Sept. 3, 2021 – “I just grew up around drinking,” Howes said. “Most of my aunts and uncles are all alcoholics … That’s something I took up with them. They were allowing me to drink as a young teenager, and I drank heavily with them on the weekends and stuff. I guess at the time I thought it was normal.

“And since I work in the trades, every day after work you get home, you go out with the boys and you start to drink with them. That’s what you’re supposed to do.”It started innocuous enough for the Longmont native, as is the case with many young people experimenting with alcohol in their high school years. But things didn’t stay that way.

He developed an alcohol use disorder, and soon he was drinking just to stop himself from going into withdrawal. At some point, he began using cocaine to stay awake. For 12 years, people in his life tried to talk to him about his addiction, but he would brush off their remarks.  It wasn’t until his second DUI about six months later when he took it as a sign from the universe, or the courts, that maybe it was time to take a deeper look at himself.“I think that was kind of the point where I knew I was going to be facing jail time,“ he said. ”And I knew this might be the best chance I have at drying up — being away from toxic people, toxic environments and really using jail to my benefit as a first step in starting to be sober.”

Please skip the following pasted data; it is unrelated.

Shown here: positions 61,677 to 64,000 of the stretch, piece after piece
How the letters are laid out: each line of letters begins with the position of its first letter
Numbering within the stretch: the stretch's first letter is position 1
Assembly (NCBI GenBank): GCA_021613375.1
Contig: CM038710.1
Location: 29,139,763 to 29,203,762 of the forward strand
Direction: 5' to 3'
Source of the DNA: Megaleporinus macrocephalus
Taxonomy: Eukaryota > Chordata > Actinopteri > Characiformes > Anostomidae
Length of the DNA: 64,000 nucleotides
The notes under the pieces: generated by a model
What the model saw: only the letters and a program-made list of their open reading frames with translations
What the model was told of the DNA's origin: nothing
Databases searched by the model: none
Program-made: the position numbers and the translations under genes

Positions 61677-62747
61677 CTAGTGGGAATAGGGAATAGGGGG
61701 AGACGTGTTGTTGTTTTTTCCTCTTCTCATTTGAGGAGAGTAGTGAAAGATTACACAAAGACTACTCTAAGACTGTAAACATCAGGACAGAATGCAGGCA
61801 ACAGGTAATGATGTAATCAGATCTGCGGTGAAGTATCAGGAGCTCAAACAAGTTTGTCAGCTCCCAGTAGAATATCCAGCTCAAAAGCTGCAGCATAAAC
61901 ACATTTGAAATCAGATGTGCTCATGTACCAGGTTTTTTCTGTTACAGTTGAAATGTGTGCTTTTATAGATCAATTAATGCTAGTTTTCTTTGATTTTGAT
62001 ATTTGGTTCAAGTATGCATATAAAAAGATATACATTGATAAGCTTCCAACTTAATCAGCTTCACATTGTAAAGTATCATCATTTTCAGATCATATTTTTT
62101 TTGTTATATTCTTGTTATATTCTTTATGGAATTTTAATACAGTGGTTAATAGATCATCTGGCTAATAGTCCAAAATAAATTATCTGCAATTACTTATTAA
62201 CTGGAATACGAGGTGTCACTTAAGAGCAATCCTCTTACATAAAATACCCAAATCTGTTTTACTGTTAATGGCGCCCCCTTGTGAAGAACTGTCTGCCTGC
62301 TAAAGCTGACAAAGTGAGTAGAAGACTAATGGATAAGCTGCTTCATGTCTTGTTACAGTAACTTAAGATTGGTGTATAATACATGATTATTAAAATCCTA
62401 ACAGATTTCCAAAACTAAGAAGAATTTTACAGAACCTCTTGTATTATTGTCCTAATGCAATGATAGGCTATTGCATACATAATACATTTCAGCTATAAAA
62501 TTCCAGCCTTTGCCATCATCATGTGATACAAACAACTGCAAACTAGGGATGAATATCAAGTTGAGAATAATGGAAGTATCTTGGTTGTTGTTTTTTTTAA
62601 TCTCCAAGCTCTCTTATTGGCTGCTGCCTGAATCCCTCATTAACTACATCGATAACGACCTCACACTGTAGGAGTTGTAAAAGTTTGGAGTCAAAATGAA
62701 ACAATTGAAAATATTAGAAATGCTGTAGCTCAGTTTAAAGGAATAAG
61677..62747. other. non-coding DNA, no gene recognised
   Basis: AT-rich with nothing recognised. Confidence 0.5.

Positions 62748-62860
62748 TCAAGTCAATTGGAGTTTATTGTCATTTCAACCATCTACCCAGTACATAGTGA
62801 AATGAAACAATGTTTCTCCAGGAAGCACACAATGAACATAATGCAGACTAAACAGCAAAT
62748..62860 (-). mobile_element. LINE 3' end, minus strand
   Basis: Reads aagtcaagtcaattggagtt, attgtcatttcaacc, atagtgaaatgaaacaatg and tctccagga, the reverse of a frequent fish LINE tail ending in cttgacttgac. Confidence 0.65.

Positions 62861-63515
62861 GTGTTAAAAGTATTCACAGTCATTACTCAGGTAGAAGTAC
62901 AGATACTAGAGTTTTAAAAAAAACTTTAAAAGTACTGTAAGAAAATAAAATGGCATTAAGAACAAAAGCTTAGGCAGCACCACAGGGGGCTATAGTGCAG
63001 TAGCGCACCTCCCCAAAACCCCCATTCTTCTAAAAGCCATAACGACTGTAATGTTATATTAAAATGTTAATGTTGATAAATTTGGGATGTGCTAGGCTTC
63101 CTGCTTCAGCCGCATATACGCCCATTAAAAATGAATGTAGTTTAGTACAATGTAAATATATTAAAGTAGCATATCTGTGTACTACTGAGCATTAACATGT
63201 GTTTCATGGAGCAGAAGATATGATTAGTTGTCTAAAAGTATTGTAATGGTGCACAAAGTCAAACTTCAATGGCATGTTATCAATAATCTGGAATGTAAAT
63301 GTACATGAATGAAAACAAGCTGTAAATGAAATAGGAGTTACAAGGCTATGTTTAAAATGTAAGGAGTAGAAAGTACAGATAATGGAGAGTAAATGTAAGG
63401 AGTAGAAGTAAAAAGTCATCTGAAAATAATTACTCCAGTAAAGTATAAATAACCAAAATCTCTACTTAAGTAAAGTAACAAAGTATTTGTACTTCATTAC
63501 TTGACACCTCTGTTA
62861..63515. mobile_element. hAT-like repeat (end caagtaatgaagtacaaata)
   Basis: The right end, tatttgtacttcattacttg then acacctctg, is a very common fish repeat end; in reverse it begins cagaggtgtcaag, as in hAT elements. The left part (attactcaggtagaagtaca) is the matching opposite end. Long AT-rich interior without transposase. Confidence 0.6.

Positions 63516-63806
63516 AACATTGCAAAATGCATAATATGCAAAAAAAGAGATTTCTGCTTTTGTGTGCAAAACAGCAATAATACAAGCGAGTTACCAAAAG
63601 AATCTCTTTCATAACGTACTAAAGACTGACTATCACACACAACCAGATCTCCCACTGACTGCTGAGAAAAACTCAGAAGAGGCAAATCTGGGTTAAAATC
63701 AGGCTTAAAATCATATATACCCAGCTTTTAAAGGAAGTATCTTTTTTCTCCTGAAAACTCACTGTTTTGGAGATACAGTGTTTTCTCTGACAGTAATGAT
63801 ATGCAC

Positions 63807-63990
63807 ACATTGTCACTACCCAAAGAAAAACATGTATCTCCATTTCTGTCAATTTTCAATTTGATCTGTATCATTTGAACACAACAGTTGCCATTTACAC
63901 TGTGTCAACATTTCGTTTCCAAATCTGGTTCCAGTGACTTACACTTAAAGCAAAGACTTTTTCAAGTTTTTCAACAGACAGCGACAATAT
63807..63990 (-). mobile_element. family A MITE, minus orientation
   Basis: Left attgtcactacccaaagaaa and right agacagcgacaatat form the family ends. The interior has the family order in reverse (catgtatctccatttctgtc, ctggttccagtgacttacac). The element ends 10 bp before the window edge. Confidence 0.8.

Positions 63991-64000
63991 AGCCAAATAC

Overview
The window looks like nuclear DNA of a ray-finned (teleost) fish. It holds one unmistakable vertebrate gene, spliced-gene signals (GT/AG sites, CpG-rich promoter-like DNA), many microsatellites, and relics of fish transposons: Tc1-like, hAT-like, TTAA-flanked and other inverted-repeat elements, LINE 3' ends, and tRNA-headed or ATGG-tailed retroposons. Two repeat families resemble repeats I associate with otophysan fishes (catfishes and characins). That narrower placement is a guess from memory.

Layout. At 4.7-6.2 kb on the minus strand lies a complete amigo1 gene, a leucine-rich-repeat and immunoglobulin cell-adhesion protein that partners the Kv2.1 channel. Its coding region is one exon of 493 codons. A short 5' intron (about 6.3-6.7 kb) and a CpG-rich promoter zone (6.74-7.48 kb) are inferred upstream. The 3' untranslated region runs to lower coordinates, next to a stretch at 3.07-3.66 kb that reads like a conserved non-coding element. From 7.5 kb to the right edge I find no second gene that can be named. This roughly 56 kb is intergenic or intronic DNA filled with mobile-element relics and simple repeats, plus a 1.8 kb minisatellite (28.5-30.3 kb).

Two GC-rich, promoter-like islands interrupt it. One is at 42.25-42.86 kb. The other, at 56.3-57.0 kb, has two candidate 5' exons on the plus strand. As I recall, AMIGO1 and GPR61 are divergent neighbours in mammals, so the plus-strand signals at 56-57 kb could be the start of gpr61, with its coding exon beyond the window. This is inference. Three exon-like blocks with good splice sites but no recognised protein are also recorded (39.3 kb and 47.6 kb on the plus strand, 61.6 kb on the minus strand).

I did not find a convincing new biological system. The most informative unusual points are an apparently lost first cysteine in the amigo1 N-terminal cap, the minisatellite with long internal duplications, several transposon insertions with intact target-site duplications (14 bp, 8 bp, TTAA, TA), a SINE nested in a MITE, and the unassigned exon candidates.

Cain moved to Summit County after his release from jail. Today, he is more than 2 1/2 years sober.

Cain’s addiction isn’t unique. He’s just one of millions of Americans with a substance use disorder. What is special about his story, and others like him, is he found a way out.


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